Neil Gaiman writes childhood tale for adults

Neil Gaiman, author of "The Ocean at the Neil Gaiman, author of "The Ocean at the End of the Lane" (William Morrow, June 2013). Photo Credit: Kimberly Butler

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REVIEW

THE OCEAN AT THE END OF THE LANE, by Neil Gaiman. William Morrow, 181 pp., $25.99.

'I thought about adults," explains the 7-year-old narrator of Neil Gaiman's new novel, "The Ocean at the End of the Lane." "I wondered if . . . they were all really children wrapped in adult bodies, like children's books hidden in the middle of dull, long adult books, the kind with no pictures or conversations."

"Ocean" is little like one of those imaginary books, though it's never dull. Thematically, it's a huge, grown-up work about transience and loss; in more literal terms, it's a less-than-200-page novel that straddles the border between fantasy and horror much like the best children's stories (it's not for kids, though). The unnamed narrator is introduced to us as an adult on his way to a funeral -- we don't know whose, although there are clues that it's his father's -- when he decides to take a brief detour down the lane where he used to live. He finds himself sitting outside his neighbor's house, remembering the most frightening episode of his childhood in Sussex.

Yes, "The Ocean at the End of the Lane" is scary, usually in the way that children's stories are scary -- surreal malice pops up at the least expected moments. One of the first events our narrator remembers is the time a lodger at his childhood home stole the family car and killed himself in it. In doing so, the dead man managed to attract the attention of something from . . . elsewhere, perhaps the universe before this one, and the effects the creature had on the gray, day-to-day-world feel just as solid as the details of life in 1960s England.

The juxtapositions of the meticulously real and the unreal, the disturbing and the delightful, make reading 'Ocean' a borderline delirious journey into childhood -- not the idealized, carefree, nonexistent childhood of memory, but the all-too-real, unsettled childhood of terror followed by delight followed by hunger for a sandwich (every scrap of food is described in mouthwatering detail).

In his long career, Gaiman seems to have written a little of everything -- novels, short stories, comics, screenplays, episodes of "Doctor Who" -- and whatever the medium, he frequently returns to certain ideas, like itches he can't quite scratch. The scenery of Gaiman's own childhood provides a backdrop for several works besides this one, notably two graphic novels with Dave McKean, "Violent Cases" and "The Tragical Comedy or Comical Tragedy of Mr. Punch," each with an inscrutable, sometimes cruel father, memories of Jewish grandparents and a home intruded upon by the very, very strange.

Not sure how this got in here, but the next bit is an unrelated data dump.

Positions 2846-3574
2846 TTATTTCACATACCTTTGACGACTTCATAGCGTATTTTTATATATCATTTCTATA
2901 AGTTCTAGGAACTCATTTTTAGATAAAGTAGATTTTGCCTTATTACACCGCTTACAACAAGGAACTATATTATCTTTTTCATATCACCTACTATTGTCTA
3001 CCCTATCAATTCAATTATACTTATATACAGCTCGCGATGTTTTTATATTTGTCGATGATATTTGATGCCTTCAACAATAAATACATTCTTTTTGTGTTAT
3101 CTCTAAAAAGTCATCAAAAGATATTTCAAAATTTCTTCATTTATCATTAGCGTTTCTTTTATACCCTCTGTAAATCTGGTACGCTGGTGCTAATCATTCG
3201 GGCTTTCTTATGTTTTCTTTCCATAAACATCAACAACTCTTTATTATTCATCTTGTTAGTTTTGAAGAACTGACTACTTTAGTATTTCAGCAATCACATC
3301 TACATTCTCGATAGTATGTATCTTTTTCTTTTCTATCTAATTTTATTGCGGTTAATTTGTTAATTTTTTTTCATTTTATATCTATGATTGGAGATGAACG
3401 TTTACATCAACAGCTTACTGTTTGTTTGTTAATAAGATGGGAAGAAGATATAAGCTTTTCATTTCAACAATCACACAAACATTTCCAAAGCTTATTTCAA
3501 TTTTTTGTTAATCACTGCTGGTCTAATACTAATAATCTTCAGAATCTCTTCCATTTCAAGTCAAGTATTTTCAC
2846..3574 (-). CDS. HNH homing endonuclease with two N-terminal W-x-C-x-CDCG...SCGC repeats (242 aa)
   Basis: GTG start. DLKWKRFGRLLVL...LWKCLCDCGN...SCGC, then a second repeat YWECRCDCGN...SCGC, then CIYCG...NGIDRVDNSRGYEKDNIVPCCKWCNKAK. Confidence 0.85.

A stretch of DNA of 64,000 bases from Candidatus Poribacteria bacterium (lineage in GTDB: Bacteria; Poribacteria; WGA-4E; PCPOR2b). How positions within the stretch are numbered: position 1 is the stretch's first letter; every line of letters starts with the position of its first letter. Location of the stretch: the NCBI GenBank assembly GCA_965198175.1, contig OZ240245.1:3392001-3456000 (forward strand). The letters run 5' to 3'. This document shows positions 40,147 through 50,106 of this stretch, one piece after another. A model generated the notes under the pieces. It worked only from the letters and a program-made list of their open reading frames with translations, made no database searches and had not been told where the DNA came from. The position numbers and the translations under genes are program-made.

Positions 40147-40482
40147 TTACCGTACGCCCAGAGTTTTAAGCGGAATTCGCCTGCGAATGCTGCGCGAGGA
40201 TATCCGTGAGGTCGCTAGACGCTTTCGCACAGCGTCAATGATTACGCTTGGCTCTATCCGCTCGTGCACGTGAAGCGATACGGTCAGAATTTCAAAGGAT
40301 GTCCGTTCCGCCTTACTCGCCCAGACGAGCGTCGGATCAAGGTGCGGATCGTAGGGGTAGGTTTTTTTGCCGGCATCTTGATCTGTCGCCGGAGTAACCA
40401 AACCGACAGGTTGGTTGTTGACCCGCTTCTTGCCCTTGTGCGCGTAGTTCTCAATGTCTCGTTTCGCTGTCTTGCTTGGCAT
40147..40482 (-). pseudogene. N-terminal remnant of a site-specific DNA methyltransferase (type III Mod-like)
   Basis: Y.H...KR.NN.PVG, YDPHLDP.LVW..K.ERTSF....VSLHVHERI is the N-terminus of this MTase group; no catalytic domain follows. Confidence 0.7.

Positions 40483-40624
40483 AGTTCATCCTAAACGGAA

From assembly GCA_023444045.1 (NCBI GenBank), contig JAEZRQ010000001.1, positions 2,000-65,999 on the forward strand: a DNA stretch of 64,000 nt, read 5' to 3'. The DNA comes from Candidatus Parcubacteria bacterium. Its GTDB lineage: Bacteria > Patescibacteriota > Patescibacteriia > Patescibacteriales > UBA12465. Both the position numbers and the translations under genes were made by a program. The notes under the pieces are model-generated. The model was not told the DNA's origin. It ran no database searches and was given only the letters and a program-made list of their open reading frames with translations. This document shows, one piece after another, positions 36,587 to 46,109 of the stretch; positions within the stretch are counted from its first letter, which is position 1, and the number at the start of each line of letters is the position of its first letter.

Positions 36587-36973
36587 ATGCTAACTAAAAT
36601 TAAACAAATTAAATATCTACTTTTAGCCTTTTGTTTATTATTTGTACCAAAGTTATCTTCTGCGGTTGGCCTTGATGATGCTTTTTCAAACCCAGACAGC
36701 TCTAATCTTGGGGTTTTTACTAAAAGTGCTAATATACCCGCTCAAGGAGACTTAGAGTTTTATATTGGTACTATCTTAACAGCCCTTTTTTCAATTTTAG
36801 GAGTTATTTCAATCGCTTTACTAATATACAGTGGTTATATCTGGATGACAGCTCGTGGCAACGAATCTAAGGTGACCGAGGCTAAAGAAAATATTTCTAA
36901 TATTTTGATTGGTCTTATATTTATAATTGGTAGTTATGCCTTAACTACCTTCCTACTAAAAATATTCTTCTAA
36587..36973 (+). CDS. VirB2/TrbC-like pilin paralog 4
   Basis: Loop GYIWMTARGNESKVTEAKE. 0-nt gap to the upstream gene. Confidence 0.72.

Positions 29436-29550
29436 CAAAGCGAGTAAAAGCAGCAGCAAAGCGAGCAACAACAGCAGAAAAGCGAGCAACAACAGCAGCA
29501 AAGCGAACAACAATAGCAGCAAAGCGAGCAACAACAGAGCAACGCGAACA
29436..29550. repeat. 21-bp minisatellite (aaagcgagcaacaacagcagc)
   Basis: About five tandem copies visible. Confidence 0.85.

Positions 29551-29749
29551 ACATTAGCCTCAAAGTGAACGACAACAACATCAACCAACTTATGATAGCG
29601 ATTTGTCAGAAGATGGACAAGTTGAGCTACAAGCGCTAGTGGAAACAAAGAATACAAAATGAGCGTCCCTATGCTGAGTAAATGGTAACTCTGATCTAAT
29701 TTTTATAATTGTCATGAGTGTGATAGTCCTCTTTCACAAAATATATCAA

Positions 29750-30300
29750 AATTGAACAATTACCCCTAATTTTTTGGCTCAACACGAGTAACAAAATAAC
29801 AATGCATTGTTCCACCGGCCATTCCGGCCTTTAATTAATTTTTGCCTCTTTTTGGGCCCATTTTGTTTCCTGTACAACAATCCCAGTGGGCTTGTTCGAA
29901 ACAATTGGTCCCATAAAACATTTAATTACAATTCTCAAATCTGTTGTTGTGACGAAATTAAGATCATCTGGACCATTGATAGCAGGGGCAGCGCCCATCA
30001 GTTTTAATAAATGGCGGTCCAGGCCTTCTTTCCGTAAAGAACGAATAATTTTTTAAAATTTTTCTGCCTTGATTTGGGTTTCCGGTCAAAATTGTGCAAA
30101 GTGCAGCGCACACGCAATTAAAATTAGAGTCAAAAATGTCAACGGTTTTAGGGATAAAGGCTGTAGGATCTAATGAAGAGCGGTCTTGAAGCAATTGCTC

Neither "Cases" nor "Mr. Punch" has the aching, heartsick diction of "Ocean" ("I was a seven-year-old child," he tells us again and again) nor the willingness to examine the main character's relationship with his father so vividly. As a boy, the narrator is attacked and nearly killed by his dad, and it's one of Gaiman's carefully tuned ambiguities that we don't know whether the father is being controlled by one of the book's disturbing villainesses, or is genuinely beside himself with rage, or is being tricked by her into doing something he wants to do anyway.

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There are forces for good in the book, too -- notably Lettie Hempstock, the neighbor girl who's been 11 for thousands of years at least, and there are the book's cats, who have wandered in and out of Gaiman's writing for decades, comforting the afflicted and staring people down like they own the place.

"The Ocean at the End of the Lane" fits into a small, overlooked subgenre that has had a renaissance over the past few years -- the first-person adult novel about childhood. David Mitchell's excellent "Black Swan Green" fits the bill, as do Karen Thompson Walker's "The Age of Miracles" and Julian Barnes' Man Booker Prize-winning "The Sense of an Ending."

Like Barnes, Gaiman is preoccupied with memory and reliability, and he makes a point of stopping short before he gives away exactly how, say, the duck pond in Lettie's backyard is also an ocean between this world and another, weirder world. While Gaiman sometimes works too hard to maintain the book's elegiac tone -- the occasional lapses into humor are some of its best sections -- its imperfections can't begin to take the sheen off what is one of the best and most original childhood stories I can remember reading. This is, I think, something the author has been trying to write for a long time.

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